Florence, Italy is a beautiful city. It’s old. It’s classy. It’s unforgettable. With the help of a few tips I picked up before arriving, we made the most of the short time we were there. We were finessing Florence!
First tip: don’t plan to drive in Florence
We drove into Florence from Milan in early May 2014. Traffic was abominable, so all we wanted to do was find our hotel, park the car, and start exploring the city by foot. That was a little tricky because the hotel entrance was obscure. But with the help of the hotel manager, we were able to find Il Terrazino su Boboli. We chose this hotel because it was 1) close to the entrance of old Florence and 2) very affordable–only 139 euros per night for four of us. With free wi-fi and a small parking garage available for 15 euros a day, it was perfect for our family. (Although we didn’t need a car in Florence, we would use it again to travel to Rome and beyond).
Second tip: buy an Amici Degli Uffici membership
The only thing that put a damper on our arrival was the rain, but we didn’t waste time fretting over it. We headed straight to the Uffizi Gallery to purchase our Amici Degli Uffici membership (worth its weight in gold!). Let me explain…
When we arrived, we were shocked by the length of the lines. There were three of them: one to buy tickets, one to enter, and one for groups. We bypassed them all and entered the Amici degli Uffizi office. This is a private association (Friends of the Uffizi) whose mission it is to raise funds for the protection, conservation and restoration of the Uffizi Gallery collections. The membership is good for a year and also includes admission to 23 other museums, gardens, villas, and galleries in Florence. We filled out a few forms, they gave us our membership cards, and we walked right into the Uffizi Gallery!
For a family of two adults and 2 children under 18, the price is 100 euros. It’s 60 euros for one adult and for young adults 18-25, the price is 40 euros. We visited six of the included galleries: Uffizi, Accademia, Pitti Palce, Bargello Museum, the Medici Chapels, and the Boboli Gardens. Individual admissions would have been 41,50 euros for myself. Technically, by paying 50 euros (half a family membership), I paid more than I had to. However, I could go to any museum any time it was open without reservations. I could go for multiple visits. And I never waited in any lines. Even with less than two days in Florence, the Amici degli Uffizi membership was a bargain!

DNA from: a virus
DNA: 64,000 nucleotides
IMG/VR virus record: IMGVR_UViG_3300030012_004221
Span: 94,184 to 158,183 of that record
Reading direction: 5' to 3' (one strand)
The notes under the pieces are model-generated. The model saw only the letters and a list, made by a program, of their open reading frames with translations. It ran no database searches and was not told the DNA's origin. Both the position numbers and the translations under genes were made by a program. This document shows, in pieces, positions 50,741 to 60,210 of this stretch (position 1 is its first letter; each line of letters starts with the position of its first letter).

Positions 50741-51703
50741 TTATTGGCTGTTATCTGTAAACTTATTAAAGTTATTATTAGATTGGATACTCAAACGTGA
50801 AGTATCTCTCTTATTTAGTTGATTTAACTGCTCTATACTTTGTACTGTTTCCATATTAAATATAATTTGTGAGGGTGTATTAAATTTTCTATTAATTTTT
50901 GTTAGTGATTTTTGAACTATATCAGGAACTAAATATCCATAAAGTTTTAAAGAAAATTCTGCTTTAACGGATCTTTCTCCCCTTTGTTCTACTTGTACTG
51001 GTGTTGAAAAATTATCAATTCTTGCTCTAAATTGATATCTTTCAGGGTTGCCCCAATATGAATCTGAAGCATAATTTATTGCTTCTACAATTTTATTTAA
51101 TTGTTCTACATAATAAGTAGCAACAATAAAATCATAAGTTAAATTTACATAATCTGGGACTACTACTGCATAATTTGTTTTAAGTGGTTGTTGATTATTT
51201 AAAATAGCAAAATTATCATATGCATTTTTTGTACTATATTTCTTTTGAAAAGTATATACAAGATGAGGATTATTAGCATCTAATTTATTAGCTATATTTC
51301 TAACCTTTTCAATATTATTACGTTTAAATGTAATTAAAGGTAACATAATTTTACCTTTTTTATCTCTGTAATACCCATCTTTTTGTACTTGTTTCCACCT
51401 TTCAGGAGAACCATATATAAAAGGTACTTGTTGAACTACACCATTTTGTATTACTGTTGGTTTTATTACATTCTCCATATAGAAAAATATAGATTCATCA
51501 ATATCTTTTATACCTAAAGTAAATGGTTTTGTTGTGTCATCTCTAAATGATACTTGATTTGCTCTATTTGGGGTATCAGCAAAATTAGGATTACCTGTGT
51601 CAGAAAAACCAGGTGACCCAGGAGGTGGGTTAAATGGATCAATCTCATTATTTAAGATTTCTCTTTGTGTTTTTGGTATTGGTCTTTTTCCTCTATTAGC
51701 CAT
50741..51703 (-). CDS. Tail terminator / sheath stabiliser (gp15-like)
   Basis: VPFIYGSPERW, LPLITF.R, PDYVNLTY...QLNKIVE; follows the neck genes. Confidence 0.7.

We ate lunch in the Uffizi Gallery cafeteria. We expected inflated prices like you would find in any museum cafe, but what we didn’t expect was the surcharge for sitting in a chair or at a table. Because the food was already expensive, we opted to sit along the wall and eat with many others, and then quickly return to seeing the exhibits.
Third tip: must-sees are Uffizi, Accademia, the Duomo, Bargello, Ponte Vecchio, Medici Chapels, Pitti Palace, and Boboli Gardens
The Uffizi Gallery is most famous for works by Botticelli, Leonardo da Vinci, Bellini, Raphael, Albrecht Durer, Michelangelo, and many other Renaissance artists. I am not an art expert by any means, but I loved seeing these incredibly beautiful works.
After a few hours in the Uffizi Gallery, we headed to the Accademia, primarily to see what everyone wants to see there–Michelangelo’s exquisite sculpture of David. That’s not the only thing worth seeing there, but it is enough reason to go. We were not disappointed. (Except with the fact that we couldn’t take any photos!) Michelangelo was somehow able to carve incredible detail, down to the veins and tendons. I’ve included a few photos to give you an idea, thanks to ciaoflorence.it and sunilshinde.com.
From our travel journal, my husband wrote, ” The Michelangelo David was a marvel to see. Having observed so many other sculptures we better appreciated the boundaries he challenged and the quality of his work. Truly no other sculpture stands as freely and as large and looks so realistic.”